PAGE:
President Bush says the international coalition in Iraq has no interest in continuing the occupation and on June 30 full sovereignty will be transferred to an interim government. While most Middle East analysts agree that such a move is a critically important step, some are worried about how it is being perceived in the region.
President Bush says the five steps in his plan for Iraq to achieve democracy and freedom are handing over authority to a sovereign government June 30, establishing security, rebuilding infrastructure, encouraging more international support and moving toward national elections.
Mr. Bush says he is confident future generations of Iraqis will be grateful the United States stood firm against the upsurge of violence in their country.
"There is no doubt in my mind that Iraq can achieve this great dream and vision," he said. "There is no doubt in my mind someday their children will come to America and say thank goodness America stood the line and was strong. It did not falter in the face of the violence of a few."
Analysts looking at shorter-term objectives express concern about the June 30 handover of power and the relationship the United States will have with the interim Iraqi government.
Kenneth Pollack, a specialist on political and military affairs with the Saban Center for Middle East Policy in Washington, says American officials should not be intensely involved in selecting Iraqi leaders for the new administration in Baghdad.
"One of the most disconcerting things that I have been hearing over the last few days is that the United States is deeply involved in trying to broker deals about who is or is not going to assume these new positions inside this new transitional government," said Mr. Pollack. "If that is the case, that is very disconcerting to me, because right now if we are in there seen as manipulating the process and trying to bring this person or that person to power and keeping this person or that person out. We will contaminate this process."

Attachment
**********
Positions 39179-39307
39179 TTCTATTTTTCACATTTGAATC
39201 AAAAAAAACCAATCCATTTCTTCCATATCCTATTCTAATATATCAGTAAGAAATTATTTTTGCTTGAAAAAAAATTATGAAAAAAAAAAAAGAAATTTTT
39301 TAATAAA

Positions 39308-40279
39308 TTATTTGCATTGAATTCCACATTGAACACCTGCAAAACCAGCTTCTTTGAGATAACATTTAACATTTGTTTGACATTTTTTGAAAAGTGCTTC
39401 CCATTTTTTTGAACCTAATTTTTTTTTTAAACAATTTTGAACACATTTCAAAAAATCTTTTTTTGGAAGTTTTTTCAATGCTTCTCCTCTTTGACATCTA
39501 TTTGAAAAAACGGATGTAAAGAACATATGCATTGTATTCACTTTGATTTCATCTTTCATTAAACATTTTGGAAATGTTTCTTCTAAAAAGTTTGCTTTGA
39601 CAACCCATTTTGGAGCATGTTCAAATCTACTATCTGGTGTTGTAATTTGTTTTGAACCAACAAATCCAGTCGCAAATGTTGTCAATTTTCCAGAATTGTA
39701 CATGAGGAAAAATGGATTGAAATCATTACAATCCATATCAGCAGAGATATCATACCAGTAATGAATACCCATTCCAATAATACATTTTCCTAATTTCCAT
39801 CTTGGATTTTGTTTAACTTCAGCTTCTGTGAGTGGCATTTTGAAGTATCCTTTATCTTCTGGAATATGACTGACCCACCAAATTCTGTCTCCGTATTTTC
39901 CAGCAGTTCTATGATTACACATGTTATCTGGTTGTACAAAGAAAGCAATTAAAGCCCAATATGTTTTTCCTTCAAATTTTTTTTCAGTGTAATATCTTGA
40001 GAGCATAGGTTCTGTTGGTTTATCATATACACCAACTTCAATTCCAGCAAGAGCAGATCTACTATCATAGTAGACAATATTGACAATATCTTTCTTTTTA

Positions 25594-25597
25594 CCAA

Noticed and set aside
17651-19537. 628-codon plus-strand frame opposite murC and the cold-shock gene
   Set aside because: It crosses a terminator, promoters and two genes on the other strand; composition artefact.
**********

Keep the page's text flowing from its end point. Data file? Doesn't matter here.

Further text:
Shibley Telhami, the Anwar Sadat Professor for Peace and Development at the University of Maryland says many people in the Middle East doubt the June 30 transfer of sovereignty will put significant power in the hands of Iraqis.
"I think most people in the region don't see this as a genuine transition," said professor Telhami. "They see it as just another way for the United States to extricate itself from its responsibilities in the region. This is an American occupation that is likely to continue. I think that you can mitigate that by doing certain things like having a bigger United Nations role and I think that could help."
United Nations envoy Lakhdar Brahimi is currently negotiating the structure of the new government as well as deciding which Iraqis will assume leadership positions.
They will rule Iraq until elections can be held early next year.
Ivo Daalder, a senior fellow in foreign policy studies at the Brookings Institution, says those elections should be the fundamental focus of the international community after the transfer of sovereignty.
"If you tie the mandate of the international political authorities and the military authorities to the preparation for and conduct of elections, and that mandate then ends when those elections have taken place, you have a sense of finality," he explained. "You would put, I think, the United Nations in charge of assisting the Iraqi government in conducting those elections. You would put the MNF in charge, the multi-national force, of training Iraqi security forces to fill the gaps that exist now on the security side and to provide security for elections."
President Bush says at least 138,000 soldiers will stay in Iraq and more will be sent if commanders ask for them.
The president says he has ordered the Pentagon to accelerate the training of Iraqis to provide security and to defend their country.
Mr. Bush says eventually there will be 260,000 Iraqi soldiers, police and other security personnel.